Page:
New Kamloops homeless drop-in centre, soup kitchen needed within weeks, not months | iNFOnews | Thompson-Okanagan's News Source
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New Kamloops homeless drop-in centre, soup kitchen needed within weeks, not months

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The City of Kamloops and local non-profit groups expect to replace the services of a drop-in support centre and soup kitchen before winter.

That means more than 100 regular clients of The Loop, many of whom are homeless, will lose a service that provides three meals per day and helps connect them with other services or shelter.

Local realtor Brendan Shaw bought The Loop's building this month and is in the process of evicting the non-profit organization.

To go a whole summer without The Loop, however, might be too long for some, including Alfred Achoba with the Kamloops branch of the Canadian Mental Health Association.

"I would say we don't have that time. I would say it needs to be within the next 60 days," Achoba told iNFOnews.ca.

The Loop doesn't strictly serve the homeless population, but it's those people who will be most visible when non-profit's doors are closed and the people who frequent the 405 Tranquille Road location will be dispersed.

Achoba, whose organization runs multiple different services for homeless people in Kamloops, said it's harder to get help to people, and harder for them to cooperate with others, the longer they are disconnected from mental health or housing supports.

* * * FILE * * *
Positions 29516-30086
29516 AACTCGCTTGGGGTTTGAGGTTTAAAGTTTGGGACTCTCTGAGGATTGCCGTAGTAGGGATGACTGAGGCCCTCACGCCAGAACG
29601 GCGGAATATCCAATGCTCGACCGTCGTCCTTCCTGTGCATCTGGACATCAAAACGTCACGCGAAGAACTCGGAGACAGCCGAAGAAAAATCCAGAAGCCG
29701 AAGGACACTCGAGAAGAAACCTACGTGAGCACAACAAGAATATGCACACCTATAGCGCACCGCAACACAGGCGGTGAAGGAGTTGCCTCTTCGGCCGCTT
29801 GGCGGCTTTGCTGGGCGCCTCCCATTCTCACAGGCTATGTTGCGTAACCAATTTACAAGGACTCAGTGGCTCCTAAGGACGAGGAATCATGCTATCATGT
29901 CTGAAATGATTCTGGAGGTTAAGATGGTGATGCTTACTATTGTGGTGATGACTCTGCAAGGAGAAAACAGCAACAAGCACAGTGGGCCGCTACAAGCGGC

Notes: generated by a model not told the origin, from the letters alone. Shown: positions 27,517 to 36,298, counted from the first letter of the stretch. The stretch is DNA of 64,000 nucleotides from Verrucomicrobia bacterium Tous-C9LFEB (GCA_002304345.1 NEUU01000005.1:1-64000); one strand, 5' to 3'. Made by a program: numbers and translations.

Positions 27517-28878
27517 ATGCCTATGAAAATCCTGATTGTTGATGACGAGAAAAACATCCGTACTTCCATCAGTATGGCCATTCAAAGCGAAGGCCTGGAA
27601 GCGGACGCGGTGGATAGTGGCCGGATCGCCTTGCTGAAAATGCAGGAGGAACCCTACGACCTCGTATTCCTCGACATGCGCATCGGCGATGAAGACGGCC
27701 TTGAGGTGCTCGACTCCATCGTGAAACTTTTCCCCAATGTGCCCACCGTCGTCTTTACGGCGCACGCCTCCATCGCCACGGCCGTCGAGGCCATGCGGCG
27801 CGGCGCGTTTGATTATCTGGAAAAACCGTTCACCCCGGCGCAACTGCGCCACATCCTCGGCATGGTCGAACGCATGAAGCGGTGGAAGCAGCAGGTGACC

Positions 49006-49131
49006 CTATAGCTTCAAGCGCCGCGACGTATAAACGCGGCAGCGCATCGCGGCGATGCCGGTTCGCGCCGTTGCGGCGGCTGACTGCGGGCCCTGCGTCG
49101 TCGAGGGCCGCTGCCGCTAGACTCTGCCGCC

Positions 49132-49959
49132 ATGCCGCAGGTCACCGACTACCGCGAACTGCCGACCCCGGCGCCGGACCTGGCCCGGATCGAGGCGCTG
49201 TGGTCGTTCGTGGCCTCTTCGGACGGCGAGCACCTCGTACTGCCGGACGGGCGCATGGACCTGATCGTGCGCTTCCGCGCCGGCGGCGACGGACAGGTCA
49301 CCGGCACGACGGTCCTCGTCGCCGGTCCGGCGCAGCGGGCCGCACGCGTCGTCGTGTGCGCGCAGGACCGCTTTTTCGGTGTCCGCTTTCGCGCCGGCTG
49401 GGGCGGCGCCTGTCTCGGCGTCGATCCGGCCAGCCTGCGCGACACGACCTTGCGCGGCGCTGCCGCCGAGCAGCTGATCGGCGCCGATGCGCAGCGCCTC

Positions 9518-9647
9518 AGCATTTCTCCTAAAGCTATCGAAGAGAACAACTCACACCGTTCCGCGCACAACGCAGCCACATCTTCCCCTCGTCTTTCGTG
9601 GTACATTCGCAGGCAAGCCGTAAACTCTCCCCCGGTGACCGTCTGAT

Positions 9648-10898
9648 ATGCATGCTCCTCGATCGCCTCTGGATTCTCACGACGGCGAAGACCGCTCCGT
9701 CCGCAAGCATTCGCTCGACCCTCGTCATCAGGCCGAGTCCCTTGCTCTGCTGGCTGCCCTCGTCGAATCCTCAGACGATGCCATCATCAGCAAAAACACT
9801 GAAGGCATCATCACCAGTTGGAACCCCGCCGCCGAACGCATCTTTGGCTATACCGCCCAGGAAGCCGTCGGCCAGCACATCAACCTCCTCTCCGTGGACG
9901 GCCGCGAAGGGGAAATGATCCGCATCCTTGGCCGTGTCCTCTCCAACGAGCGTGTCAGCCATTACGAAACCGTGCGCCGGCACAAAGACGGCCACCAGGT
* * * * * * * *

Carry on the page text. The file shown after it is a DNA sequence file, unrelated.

"It becomes really challenging when people start to fend for themselves and create camps. I think we need to shy away from that and bring in the solution right away," he said.

"We don't have until the winter. We need to act, basically, within the next 60 days because we could have tent cities."

To replace The Loop, the City, other non-profits and BC Housing are looking to open an "access hub."

It's expected to triage people into other services around the city, but it likely won't open until the winter. The City is also working on an interim service to fill the gap left by The Loop, but it's not clear what that will look like.

The drop-in centre and its operator, Glenn Hilke, have been a thorn in the side of the City for years.

Hilke is an outspoken advocate for people in poverty, pushing authorities to step up their services. It's part of The Loop's mission, he said, which sometimes means ignoring red tape and providing a service themselves. When Kamloops lacked winter shelter beds, The Loop ignored the rules and opened its doors overnight when temperatures dropped until more beds opened.

The Loop is also seen as a nuisance and faces criticism for the shopping carts loaded with people's belongings and loitering in front of the building. It's generated frequent bylaw complaints which have led to thousands in nuisance fees from the City.

"I do recognize that (Hilke is) taking a stand where no one else has, and I think his approach is a call to action for the rest of us to figure out a defence system for the 10 per cent or so who do not fit into the systems we have now," Achoba said.

The Loop is often a last resort for people who are looking for support, taking in people who have been kicked from other shelters or housing sites.

"We may have this access hub, but it doesn't guarantee people will go there or it will meet all their needs. We still need to have the Glenn Hilkes and The Loops and others. While challenging to the community, we still need to have it," Achoba said.

Carmin Mazzotta, who oversees social issues with the City of Kamloops, said BC Housing is looking for a property to host the planned access hub. He didn't say whether any particular sites are being considered.

Achoba said local non-profits are ready as they wait for a site to be chosen.


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